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Remember back in early March, we all hoped this virus would be just a temporary pandemic, causing a simple, brief shut-down of the state and our nation?

We all imagined that American medical scientists and our world-class labs, would, quickly, come up with a dosage, an injection, or a medical treatment to end this covid-19 virus.

Back to "normal" was a mantra at the time. We all predicted this to be just a temporary inconvenience for, well, almost everyone.

Suddenly it's been 130 days (as of last Wednesday) and we are no closer to finding "the trend," "the bottom," "the solution" or "the fix" for this viral pandemic sweeping Benton and Washington counties, Northwest Arkansas, our state or the nation.

And it is beyond me how any politician, as hard as they may try, can even fathom running a political campaign or re-election campaign based on their record or activities on covid-19 during this pandemic.

Although, I am sure, some will try.

Already, I hope voters are seeing though both the political candidates' "pros" and "cons" of this pandemic.

For example: State Sen. Jason Rapert of Conway, Senate District 35 in both Faulkner and Perry counties, has always eschewed wearing a "mask" or facial covering. He has moved time and time again against advancing funding for covid-19 spending. He is now in a hospital diagnosed with the virus.

Rapert has also been a constant opponent to basic Medicaid health care funding, such as providing insurance for the poor prior to the virus outbreak.

Today as a state employee, Rapert is glad, I am sure, that he has state health insurance. Will he continue to crusade against funding to help stop the virus from spreading?

Only time will tell.

Now examine Benton County's Sen. Bart Hester of Cave Springs and his recent scurrilous legislative activity. Already spurned by his senate colleagues for the Senate President Pro Tempore position, Hester this past Tuesday voted to deny $7 million of health care funding ear-marked for the Latino and Marshallese communities in Northwest Arkansas. Both these groups no doubt live in Hester's district (which includes parts of Benton and Washington counties).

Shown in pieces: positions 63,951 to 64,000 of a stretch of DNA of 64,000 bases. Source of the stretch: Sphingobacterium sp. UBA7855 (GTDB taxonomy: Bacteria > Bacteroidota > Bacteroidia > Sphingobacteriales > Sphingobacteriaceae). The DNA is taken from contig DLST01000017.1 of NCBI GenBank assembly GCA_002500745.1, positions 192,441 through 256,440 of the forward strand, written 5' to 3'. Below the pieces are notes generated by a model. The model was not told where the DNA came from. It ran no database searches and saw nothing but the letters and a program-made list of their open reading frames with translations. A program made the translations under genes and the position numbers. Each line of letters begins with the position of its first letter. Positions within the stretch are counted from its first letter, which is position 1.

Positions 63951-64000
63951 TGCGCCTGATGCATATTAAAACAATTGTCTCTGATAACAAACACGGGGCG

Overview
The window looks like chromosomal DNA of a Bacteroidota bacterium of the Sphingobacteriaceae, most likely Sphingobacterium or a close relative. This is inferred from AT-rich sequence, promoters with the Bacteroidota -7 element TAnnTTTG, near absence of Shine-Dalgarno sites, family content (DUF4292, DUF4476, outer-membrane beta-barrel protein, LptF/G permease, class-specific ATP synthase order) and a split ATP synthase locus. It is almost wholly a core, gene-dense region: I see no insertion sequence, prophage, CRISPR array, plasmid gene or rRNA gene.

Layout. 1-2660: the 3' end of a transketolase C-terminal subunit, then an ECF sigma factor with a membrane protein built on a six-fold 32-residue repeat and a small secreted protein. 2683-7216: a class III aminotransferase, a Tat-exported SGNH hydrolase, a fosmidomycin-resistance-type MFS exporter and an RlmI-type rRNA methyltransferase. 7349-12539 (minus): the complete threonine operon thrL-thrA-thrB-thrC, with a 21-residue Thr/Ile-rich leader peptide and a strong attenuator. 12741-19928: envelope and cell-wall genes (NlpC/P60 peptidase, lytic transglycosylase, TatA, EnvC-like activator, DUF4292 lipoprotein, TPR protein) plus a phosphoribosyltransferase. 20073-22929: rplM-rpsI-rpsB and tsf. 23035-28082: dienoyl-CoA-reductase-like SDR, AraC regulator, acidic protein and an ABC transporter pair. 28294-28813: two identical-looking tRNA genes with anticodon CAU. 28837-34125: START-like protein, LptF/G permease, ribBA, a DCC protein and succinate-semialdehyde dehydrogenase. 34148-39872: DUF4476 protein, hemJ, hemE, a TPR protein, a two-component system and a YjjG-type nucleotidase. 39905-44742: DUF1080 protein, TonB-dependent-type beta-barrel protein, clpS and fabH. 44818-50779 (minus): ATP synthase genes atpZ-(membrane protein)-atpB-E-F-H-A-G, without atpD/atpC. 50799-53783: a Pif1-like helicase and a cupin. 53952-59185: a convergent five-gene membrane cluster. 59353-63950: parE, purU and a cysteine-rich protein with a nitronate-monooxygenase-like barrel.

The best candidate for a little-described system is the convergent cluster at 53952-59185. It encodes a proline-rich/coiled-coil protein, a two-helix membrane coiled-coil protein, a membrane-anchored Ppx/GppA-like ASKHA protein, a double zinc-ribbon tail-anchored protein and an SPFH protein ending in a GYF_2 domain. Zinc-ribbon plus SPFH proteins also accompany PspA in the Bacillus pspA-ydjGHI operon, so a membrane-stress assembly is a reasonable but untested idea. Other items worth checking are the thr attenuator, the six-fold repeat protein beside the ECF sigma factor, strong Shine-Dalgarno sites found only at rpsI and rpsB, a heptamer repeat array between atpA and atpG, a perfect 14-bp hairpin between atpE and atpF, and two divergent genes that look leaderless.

And there have been other accusations and "fits of temper" by those on the "pro" side of the viral outbreak.

Allegedly, a first-term Democratic state representative at a covid-19 press conference was said to have blurted out loud for all in attendance to hear that "...the governor was lying," about some statistic during his presentation.

She was apparently ignored by the governor and his staff but seemed very happy along with her supporters of the outburst, even though she provided no proof of her accusation.

So there has been "ugliness" on both sides of this issue, with other tales of inappropriate social media posts and downright vile and frivolous accusations made against other members of the Arkansas General Assembly.

Here are the undisputed facts that not a single legislator or legislative want-to-be candidate should try to run on in 2020:

• Since March 11, when the first Arkansan died, there have been 433 other deaths.

• And since mid-March, Gov. Asa Hutchinson has made over 120 daily briefings on the state's actions on the virus.

• As of last Wednesday, 40,968 active cases of the virus have been found in the state.

• Arkansas which initially ranked as one of the lowest covid-19 states in the nation is now hovering, ready to tragically break into the Top 30.

Still despite these numbers, will there be candidates running for office saying this viral outbreak is nothing but a political hoax?

There will also be those running for office, claiming they have been solely responsible for ensuring funding, protocols, programs and combating the outbreak that could not have been done without their due diligence.

To be honest, I hope we see neither side try such election or re-election tactics.

Every day, I see a field of politicians who are just as bewildered by this outbreak as are all the rest of us.


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